The car of the future

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Not convinced by electric cars? The Chevrolet Volt may just change your mind. The pioneering electric vehicle can travel up to 300 miles, has won a host of awards including 2012 European Car of the Year and counts President Obama in its fan club. TAMSIN COCKS spoke to Adam Brand, Sales Manager of W H Brand, to find out why a silent car was making so much noise and why businesses should take note…

An electric car that boasts a range of 300 miles is enough to make most ears prick up. Until now, range anxiety has been one of the biggest turn-offs for potential customers to the electric vehicle market, but the Chevrolet Volt has managed to alleviate these concerns with pioneering new technology that gives it a virtually unlimited range.

The Volt is run on electricity 100 percent of the time, but it is only the first 50 miles that are powered by a lithium-ion battery pack. Once the charge has depleted, a petrol-powered generator kicks in extending the vehicle’s range up to 300 miles. To most people this may well sound like a plug-in hybrid, but the Volt is actually billed as an E-REV, or extended range electric vehicle. Adam Brand was keen to explain the difference: ‘It’s not a hybrid at all. In a hybrid, you’re using a certain amount of electric and your engine at the same time. With the Volt, you’ve got a range of up to 50 miles on pure electric. Going beyond that, you’ve got a generator on board to extend your journey as far as you want to go, as long as you keep adding fuel to the generator. But actually, research has shown that most people’s average journey is well under 50 miles anyway, therefore most of your driving will be on a pure electric charge without using fuel at all.’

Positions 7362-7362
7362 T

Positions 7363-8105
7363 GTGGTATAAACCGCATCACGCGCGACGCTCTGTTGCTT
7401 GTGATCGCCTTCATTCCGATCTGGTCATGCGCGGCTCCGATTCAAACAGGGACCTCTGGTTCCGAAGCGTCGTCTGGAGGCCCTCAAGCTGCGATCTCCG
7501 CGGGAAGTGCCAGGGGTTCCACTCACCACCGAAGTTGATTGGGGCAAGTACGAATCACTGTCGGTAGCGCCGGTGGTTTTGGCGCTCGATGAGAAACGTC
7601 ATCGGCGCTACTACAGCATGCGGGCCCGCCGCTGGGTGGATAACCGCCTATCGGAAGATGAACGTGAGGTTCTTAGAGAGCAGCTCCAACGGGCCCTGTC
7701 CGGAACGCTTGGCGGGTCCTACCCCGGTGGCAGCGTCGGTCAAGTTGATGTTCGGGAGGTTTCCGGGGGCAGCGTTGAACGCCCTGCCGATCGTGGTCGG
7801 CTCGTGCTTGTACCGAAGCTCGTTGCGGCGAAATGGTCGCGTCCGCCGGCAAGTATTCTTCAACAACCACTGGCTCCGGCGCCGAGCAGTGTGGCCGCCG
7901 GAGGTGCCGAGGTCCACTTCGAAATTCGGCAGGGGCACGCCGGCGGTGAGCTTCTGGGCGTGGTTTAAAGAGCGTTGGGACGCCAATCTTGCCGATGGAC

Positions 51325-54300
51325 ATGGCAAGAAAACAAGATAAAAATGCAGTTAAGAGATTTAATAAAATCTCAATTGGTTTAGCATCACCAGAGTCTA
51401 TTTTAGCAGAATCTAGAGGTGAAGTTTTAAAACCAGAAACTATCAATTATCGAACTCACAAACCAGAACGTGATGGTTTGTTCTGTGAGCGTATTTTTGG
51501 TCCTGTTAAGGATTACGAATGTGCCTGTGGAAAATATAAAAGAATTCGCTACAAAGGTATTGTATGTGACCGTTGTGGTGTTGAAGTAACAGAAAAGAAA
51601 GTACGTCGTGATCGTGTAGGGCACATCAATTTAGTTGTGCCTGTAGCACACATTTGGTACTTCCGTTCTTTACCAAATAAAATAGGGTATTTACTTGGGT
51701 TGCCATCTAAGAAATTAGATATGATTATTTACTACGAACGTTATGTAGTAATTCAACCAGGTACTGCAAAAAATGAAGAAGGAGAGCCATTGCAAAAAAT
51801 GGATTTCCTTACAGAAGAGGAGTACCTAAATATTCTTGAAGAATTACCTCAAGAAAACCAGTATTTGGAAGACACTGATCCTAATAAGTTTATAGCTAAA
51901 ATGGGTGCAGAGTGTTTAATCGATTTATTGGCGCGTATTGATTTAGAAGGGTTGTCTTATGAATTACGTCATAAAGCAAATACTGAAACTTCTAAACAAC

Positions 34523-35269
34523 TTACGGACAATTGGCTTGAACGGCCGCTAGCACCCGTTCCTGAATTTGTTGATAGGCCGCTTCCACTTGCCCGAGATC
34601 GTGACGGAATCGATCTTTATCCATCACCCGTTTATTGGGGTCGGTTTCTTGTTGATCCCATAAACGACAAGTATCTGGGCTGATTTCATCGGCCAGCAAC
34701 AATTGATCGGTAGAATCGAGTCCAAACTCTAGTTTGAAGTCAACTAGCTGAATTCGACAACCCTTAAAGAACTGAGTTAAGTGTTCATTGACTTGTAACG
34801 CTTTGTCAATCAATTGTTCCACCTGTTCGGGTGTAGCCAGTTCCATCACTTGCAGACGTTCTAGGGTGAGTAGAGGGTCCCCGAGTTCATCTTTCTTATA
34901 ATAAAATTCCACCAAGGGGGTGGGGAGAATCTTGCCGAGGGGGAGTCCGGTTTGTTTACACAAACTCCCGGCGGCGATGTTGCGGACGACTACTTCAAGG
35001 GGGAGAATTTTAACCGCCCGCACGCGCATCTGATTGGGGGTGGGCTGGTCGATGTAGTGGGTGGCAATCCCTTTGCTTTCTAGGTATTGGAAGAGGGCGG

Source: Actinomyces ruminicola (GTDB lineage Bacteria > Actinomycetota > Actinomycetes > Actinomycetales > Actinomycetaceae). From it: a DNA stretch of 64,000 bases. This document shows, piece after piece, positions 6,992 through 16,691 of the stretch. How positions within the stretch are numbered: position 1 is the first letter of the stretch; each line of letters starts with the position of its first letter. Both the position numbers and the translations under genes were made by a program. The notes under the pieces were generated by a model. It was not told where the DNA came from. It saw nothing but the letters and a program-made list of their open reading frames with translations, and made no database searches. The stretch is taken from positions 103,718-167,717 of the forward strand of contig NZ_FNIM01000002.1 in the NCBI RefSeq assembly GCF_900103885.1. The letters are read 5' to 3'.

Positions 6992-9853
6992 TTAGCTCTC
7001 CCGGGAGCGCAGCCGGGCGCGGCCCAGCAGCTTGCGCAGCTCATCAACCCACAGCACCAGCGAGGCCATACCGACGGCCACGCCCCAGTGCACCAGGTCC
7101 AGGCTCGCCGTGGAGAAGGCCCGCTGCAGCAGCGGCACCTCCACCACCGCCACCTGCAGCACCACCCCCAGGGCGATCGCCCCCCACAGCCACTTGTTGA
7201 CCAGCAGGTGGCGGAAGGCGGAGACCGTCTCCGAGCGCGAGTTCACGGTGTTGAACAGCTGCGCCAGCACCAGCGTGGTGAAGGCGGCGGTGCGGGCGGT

The Volt falls into the zero road tax category. The company car tax is also exceptionally low because the emissions figure is just 27g per kilometer

Being able to neutralise the fear of running out of juice is a massive selling point for the Volt, as it gives people both peace of mind and flexibility. But while the hybrid has the benefit of being able to run like a ‘normal’ car it also happily qualifies for a range of tax breaks that apply to low emission vehicles, which are particularly beneficial to businesses as Adam explains: ‘There are quite a few financial benefits. Firstly, the Volt falls into the zero road tax category. The company car tax is also exceptionally low because the emissions figure is just 27g per kilometer. And for people buying them for business, there are massive tax savings as well because you can set it 100 percent against your company tax.

‘Obviously there are huge fuel savings too, for example if it’s a local company doing more local runs you can just drive on the electrical all the time. A full charge is costing you around a…

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